Marketplace Scratch Pad

Morning Reading

Scott Jagow Feb 25, 2010

Good morning. Yesterday, we talked about how the Volcker Rule might be abandoned. Well, today, there’s word that a stand-alone consumer protection agency for the financial system might be axed as well.

The Consumer Financial Protection Agency might be dead (Washington Post)

The Obama administration is no longer insisting on the creation of a stand-alone consumer protection agency as a central element of the plan to remake regulation of the financial system.

In hopes of quick congressional approval of a reform bill, White House officials are opening the door to compromise with lawmakers concerned about creating a new bureaucracy, according to congressional and some administration sources.

Please don’t kill the CFPA (New York Times)

Congress cannot pass a new law for every new scam the industry comes up with. What the country clearly needs is a strong, fully engaged Consumer Financial Protection Agency that protects Americans from abusive, deceptive and predatory lending practices.

Senate Republicans who continue to block this essential reform — putting the interests of the financial industry ahead of American consumers — should pay a political price for their misplaced priorities.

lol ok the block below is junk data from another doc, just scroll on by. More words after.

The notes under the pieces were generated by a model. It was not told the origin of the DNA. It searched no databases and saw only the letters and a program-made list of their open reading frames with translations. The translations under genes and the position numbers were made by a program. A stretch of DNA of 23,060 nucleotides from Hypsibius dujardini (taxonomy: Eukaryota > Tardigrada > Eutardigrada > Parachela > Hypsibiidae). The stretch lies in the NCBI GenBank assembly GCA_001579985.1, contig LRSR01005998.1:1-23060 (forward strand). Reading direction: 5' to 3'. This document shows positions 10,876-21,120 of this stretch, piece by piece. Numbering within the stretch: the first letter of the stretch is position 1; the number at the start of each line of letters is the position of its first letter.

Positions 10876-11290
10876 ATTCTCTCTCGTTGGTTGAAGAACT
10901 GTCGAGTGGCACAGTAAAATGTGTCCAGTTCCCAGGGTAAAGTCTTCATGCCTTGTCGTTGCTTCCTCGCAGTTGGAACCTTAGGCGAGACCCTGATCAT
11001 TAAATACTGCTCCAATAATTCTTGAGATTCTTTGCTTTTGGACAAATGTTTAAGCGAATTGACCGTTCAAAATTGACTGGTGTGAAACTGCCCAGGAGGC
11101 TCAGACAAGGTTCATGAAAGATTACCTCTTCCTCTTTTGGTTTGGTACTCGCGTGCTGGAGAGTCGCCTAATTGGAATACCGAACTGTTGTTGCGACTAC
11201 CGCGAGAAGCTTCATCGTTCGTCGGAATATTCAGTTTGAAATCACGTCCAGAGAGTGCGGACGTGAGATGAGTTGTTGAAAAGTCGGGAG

The president threw Volcker under the bus (Daily Beast)

Of course, the administration is still pushing for “reform” of the banking system to prevent another meltdown, but by all accounts, the measures floated so far will do nothing more than force the firms to hold a little more capital if they want to roll the dice in the markets. The main thrust of what Volcker wanted to do and needs to be done–prevent the American taxpayer from ever again having to subsidized banks’ risk taking–appears nowhere to be found.

Toyota’s CEO gets an “F” (Fortune)

As Akio Toyoda will surely learn, the longer he stays in the job, the root cause of Toyota’s quality problems is a company that has strayed from the innovative principles that made it successful. It has become large, bureaucratic, arrogant, and insular — more concerned with growth and profits than selflessly serving its customers.

Jobs bill passes Senate (PBS NewsHour)

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